Crowdfunding is the process by which a large number of individuals make small monetary contributions into a single pool, ultimately funding a new venture or project. Early forms of crowdfunding can be traced back to the 17th century with popular application during the cooperative movement in the 19th and 20th centuries.
Today, the Internet serves as the primary infrastructure for crowdfunding. While the basic mechanics are unchanged, crowdfunding campaigns are structured differently based on the venture or product seeking capital. The four most common crowdfunding structures include reward-based, philanthropic, debt, and equity.
- Reward-based Crowdfunding: Individuals back tangible consumer products, various forms of art work, and other ideas in exchange for early access to products, discounts on purchases, or other incentives. Kickstarter is an example of a rewards-based crowdfunding platform.
- Philanthropic Crowdfunding: Individuals back a charity or non-for-profit fundraiser, providing funds to further a cause or movement. Crowdrise is an example of a philanthropic crowdfunding platform.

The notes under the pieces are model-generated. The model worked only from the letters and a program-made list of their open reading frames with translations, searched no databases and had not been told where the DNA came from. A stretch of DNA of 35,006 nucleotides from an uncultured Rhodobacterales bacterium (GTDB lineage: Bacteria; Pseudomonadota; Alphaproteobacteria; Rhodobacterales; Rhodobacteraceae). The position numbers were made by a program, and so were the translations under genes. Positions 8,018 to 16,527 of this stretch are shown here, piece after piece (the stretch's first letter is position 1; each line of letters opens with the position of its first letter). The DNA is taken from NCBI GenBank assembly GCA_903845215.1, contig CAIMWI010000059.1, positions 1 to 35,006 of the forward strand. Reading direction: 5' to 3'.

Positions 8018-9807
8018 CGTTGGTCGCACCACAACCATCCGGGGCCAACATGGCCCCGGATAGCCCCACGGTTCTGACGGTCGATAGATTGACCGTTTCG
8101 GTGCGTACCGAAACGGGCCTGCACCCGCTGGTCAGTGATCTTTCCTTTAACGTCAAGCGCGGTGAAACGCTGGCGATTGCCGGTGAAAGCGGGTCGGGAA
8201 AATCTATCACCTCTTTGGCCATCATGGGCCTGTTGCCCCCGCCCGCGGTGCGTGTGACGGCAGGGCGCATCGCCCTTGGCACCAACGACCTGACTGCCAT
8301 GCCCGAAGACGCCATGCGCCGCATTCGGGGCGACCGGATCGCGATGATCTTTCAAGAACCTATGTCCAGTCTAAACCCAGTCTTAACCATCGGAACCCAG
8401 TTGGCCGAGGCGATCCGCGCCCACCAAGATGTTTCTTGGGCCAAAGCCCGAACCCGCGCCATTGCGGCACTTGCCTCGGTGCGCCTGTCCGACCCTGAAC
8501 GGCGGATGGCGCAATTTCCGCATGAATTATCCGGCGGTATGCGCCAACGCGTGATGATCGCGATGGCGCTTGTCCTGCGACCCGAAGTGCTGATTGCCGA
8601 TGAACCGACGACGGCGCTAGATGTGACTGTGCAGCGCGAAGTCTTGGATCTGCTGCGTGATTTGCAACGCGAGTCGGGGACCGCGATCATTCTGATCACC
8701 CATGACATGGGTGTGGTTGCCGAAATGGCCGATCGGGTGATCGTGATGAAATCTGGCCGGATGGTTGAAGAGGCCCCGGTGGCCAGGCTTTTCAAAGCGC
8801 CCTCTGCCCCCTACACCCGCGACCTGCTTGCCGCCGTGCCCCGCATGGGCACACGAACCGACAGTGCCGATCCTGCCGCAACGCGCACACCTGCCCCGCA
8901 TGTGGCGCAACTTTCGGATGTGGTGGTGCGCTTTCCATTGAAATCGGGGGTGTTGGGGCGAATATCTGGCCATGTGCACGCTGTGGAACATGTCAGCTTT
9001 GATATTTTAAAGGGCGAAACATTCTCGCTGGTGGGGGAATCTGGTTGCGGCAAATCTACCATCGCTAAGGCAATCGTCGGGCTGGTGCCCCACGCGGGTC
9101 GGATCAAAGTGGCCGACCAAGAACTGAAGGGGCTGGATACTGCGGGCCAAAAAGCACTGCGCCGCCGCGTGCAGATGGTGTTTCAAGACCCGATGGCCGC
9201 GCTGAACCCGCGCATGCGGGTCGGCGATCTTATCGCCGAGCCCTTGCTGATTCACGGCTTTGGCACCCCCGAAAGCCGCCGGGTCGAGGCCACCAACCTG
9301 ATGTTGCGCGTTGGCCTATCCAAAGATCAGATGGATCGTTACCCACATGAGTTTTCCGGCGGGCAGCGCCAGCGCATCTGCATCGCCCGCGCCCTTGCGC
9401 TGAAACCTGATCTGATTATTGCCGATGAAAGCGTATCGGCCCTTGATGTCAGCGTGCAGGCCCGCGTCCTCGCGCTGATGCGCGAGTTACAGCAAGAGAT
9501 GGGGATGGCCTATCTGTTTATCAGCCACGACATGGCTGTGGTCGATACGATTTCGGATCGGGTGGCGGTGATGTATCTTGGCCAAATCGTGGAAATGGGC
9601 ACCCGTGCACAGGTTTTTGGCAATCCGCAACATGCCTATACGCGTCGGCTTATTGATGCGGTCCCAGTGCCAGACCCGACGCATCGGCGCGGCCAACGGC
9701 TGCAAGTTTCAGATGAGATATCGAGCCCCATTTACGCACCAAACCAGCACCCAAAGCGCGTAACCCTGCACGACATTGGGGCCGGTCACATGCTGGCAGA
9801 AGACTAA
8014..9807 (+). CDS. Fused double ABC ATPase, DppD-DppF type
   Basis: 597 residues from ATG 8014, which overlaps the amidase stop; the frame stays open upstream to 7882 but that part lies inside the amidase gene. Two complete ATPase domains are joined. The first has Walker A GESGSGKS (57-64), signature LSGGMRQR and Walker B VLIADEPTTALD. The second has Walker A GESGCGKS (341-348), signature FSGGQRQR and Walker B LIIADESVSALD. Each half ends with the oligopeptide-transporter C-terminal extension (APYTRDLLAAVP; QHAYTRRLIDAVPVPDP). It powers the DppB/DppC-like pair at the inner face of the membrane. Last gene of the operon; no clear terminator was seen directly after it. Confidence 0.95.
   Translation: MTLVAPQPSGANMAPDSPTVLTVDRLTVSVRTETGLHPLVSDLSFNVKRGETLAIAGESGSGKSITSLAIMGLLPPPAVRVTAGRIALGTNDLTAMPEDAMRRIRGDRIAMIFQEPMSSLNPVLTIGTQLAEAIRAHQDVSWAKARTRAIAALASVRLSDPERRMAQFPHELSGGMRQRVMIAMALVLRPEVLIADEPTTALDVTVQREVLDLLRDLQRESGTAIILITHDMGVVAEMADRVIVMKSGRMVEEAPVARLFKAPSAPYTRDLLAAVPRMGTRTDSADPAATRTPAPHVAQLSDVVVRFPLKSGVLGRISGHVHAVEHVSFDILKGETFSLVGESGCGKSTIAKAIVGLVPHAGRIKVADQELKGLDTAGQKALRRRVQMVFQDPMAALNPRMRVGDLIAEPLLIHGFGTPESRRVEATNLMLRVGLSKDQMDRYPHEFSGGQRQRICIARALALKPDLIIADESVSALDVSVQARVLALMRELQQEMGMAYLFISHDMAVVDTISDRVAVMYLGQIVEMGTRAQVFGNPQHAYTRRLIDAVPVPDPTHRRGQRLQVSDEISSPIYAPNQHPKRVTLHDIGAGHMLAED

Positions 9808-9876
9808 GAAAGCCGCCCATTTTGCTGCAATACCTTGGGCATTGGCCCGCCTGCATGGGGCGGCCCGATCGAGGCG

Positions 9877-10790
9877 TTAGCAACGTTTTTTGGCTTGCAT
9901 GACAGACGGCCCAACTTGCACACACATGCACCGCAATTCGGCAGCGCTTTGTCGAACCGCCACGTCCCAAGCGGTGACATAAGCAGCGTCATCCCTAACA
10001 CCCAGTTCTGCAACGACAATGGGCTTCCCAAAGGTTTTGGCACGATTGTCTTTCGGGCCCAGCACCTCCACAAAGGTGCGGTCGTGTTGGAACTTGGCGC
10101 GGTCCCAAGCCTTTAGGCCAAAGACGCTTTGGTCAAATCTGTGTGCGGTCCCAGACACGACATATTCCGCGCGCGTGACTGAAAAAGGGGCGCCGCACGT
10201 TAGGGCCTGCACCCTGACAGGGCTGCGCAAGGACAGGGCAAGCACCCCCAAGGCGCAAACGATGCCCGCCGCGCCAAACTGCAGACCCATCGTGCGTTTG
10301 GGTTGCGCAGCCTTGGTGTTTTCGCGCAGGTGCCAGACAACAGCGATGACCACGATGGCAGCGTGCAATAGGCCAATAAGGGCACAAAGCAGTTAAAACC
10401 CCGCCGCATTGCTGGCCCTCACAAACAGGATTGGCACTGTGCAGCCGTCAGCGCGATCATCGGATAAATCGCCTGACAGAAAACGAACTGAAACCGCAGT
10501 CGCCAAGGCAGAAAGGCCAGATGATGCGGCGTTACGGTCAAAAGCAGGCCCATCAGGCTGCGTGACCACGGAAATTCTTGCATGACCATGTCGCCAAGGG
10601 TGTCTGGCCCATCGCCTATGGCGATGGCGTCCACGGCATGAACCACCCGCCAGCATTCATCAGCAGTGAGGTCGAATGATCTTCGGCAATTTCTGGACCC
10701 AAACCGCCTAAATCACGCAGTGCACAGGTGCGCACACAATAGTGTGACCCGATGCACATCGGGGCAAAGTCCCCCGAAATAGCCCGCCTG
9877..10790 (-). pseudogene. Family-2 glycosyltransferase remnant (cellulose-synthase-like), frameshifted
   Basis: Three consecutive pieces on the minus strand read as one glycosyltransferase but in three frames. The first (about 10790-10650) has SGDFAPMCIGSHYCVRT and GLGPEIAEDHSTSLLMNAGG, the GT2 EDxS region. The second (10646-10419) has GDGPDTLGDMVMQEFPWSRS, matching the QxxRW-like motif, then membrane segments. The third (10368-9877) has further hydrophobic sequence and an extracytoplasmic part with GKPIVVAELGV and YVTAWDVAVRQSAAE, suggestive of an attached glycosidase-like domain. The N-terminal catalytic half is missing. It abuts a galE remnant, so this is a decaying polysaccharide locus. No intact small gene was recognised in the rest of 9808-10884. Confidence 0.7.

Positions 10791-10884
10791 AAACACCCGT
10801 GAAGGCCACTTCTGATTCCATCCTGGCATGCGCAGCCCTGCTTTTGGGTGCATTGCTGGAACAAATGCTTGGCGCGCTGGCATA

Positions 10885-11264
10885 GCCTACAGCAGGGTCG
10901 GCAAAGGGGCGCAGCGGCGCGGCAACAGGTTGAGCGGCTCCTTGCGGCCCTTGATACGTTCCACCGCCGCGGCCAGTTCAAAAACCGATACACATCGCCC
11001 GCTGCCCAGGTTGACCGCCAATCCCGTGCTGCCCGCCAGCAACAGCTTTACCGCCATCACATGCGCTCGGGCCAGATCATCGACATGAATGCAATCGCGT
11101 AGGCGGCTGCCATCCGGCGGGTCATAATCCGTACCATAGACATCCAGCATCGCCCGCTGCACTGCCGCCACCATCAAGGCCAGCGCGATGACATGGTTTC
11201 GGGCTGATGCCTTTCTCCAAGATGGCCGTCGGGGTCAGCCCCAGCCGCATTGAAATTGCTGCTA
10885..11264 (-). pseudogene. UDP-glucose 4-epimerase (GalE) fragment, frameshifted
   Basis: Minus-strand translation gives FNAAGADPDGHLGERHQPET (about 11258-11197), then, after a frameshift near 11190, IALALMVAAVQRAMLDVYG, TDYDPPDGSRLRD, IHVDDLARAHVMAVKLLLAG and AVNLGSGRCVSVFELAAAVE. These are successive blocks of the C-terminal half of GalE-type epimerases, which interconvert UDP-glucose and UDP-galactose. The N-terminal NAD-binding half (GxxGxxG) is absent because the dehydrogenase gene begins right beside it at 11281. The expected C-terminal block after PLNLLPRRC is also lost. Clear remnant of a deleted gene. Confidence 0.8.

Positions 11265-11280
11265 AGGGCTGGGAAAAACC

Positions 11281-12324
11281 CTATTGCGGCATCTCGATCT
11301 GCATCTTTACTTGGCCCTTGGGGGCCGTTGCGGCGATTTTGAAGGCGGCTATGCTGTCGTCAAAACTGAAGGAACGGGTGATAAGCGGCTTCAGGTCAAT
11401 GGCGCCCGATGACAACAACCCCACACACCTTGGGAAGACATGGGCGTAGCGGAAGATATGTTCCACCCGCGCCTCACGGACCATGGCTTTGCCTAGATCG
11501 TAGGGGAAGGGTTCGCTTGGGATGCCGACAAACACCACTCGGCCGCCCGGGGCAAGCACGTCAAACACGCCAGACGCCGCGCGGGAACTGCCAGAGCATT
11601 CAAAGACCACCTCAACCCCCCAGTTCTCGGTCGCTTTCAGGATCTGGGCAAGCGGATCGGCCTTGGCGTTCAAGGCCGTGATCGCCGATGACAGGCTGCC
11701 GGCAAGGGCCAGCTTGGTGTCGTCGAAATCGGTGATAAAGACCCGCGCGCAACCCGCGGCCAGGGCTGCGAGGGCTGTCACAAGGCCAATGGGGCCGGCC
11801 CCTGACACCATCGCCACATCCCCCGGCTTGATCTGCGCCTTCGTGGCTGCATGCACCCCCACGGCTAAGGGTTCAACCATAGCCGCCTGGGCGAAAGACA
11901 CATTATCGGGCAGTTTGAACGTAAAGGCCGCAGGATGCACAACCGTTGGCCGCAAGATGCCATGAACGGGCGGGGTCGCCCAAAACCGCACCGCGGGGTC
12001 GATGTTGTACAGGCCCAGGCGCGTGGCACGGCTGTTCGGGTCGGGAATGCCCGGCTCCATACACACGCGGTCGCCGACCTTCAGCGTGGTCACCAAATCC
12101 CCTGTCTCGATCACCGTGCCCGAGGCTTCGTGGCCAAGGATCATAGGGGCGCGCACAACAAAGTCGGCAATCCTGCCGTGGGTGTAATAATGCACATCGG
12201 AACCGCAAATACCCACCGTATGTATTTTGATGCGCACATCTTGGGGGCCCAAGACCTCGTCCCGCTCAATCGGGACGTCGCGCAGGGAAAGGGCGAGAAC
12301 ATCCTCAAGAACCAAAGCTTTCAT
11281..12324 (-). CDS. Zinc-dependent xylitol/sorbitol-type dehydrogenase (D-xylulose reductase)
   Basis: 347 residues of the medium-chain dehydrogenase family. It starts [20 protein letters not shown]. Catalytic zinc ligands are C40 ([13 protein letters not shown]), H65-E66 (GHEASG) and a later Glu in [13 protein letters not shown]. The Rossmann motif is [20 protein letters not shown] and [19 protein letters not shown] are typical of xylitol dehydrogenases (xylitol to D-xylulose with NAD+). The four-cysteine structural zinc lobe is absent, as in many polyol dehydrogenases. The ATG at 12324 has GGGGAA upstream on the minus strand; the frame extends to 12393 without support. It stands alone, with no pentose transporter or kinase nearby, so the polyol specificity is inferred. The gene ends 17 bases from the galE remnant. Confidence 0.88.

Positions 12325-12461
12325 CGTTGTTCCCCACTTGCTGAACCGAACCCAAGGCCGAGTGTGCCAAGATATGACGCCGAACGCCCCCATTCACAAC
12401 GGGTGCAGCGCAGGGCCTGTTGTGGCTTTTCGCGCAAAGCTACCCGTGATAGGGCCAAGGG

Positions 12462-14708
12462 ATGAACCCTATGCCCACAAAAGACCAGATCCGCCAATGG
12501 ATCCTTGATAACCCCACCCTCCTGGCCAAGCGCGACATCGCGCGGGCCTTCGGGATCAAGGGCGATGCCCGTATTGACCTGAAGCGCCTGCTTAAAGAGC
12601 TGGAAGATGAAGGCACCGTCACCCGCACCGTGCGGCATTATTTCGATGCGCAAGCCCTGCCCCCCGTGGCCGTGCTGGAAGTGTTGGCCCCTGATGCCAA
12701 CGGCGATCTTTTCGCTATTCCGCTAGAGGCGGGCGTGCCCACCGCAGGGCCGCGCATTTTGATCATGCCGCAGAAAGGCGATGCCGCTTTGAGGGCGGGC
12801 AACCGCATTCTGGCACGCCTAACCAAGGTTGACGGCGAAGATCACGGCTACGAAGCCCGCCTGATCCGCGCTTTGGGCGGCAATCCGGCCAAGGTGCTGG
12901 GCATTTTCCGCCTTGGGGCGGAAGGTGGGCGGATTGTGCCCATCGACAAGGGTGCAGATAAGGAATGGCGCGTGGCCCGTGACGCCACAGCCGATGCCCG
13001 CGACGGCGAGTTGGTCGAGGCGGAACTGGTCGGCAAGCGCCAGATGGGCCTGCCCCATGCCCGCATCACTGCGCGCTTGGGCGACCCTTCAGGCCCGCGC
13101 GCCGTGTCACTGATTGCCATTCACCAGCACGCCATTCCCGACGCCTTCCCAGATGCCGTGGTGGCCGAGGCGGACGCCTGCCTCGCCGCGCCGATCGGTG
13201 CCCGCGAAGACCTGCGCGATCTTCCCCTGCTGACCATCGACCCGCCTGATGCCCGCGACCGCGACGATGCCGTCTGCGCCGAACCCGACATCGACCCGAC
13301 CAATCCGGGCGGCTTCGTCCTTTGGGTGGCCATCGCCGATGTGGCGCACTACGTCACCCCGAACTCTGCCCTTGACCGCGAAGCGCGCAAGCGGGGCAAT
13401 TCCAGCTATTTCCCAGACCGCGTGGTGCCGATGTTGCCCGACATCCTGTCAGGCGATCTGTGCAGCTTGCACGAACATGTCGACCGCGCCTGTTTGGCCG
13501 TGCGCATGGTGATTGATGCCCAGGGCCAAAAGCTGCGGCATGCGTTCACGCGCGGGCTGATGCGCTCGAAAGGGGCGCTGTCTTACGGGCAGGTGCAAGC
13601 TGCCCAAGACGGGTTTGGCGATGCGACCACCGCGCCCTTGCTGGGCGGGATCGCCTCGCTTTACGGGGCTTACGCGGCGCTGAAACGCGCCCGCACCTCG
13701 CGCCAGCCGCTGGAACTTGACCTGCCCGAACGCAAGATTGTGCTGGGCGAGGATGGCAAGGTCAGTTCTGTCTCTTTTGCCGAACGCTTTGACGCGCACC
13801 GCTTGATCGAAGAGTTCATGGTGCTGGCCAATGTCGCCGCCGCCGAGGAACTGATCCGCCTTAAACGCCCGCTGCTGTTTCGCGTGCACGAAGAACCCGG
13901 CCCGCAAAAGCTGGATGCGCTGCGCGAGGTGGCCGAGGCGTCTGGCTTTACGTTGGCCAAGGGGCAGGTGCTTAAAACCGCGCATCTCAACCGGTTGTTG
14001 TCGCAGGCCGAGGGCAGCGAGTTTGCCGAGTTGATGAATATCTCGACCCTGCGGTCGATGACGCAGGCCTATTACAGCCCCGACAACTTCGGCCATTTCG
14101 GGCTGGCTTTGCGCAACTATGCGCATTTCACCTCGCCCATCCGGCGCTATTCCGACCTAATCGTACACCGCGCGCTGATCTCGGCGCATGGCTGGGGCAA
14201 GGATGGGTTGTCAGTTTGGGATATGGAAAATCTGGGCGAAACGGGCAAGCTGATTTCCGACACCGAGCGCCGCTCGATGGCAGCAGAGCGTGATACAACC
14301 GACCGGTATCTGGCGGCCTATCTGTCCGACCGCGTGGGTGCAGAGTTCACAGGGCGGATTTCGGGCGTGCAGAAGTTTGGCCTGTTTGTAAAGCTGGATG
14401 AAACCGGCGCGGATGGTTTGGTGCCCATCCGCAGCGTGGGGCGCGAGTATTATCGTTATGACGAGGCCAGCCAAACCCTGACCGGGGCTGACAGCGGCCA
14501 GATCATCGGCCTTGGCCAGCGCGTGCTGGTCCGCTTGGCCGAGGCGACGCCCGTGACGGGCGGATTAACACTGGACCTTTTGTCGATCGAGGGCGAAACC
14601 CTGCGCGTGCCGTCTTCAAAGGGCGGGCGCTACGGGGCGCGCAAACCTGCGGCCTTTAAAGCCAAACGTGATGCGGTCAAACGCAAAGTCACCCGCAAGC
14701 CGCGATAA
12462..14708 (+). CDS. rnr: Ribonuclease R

- Loan or Debt Crowdfunding: Also known as peer-to-peer lending, individuals provide capital to businesses or individuals in exchange for interest payments and return of principal over a defined time period, similar to a mortgage or a car loan. LendingClub is a popular loan crowdfunding platform.
- Equity Crowdfunding: Individuals make an investment in a new business venture in exchange for common or preferred equity. MicroVentures is an equity crowdfunding platform.
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